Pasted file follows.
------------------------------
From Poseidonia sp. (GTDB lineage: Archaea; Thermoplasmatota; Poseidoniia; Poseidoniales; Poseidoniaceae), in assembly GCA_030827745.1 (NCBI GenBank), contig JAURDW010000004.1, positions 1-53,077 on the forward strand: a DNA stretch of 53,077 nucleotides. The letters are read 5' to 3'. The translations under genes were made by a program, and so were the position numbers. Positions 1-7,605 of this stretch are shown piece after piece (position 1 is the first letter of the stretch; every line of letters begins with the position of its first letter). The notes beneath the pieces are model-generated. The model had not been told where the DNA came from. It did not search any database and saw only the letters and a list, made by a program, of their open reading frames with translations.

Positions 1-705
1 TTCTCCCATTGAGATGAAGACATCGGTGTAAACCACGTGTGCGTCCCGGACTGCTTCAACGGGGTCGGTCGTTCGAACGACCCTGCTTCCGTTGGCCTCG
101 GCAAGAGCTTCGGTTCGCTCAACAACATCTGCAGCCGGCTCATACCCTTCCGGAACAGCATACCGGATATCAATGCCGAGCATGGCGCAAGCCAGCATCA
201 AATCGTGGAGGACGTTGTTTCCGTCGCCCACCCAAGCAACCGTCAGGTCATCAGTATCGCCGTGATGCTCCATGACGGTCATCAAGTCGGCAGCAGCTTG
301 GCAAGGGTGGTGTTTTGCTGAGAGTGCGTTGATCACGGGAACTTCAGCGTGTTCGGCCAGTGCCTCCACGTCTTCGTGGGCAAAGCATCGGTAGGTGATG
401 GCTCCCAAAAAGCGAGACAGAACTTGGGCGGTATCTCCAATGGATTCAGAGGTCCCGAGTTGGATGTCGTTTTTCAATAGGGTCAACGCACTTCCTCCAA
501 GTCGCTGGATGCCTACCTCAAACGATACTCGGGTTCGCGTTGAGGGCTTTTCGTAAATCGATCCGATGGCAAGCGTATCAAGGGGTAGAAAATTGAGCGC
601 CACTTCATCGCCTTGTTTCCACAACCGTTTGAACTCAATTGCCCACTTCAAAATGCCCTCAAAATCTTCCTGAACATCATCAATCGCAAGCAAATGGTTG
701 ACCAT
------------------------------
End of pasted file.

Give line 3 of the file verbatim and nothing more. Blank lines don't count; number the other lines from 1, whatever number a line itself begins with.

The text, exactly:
1 TTCTCCCATTGAGATGAAGACATCGGTGTAAACCACGTGTGCGTCCCGGACTGCTTCAACGGGGTCGGTCGTTCGAACGACCCTGCTTCCGTTGGCCTCG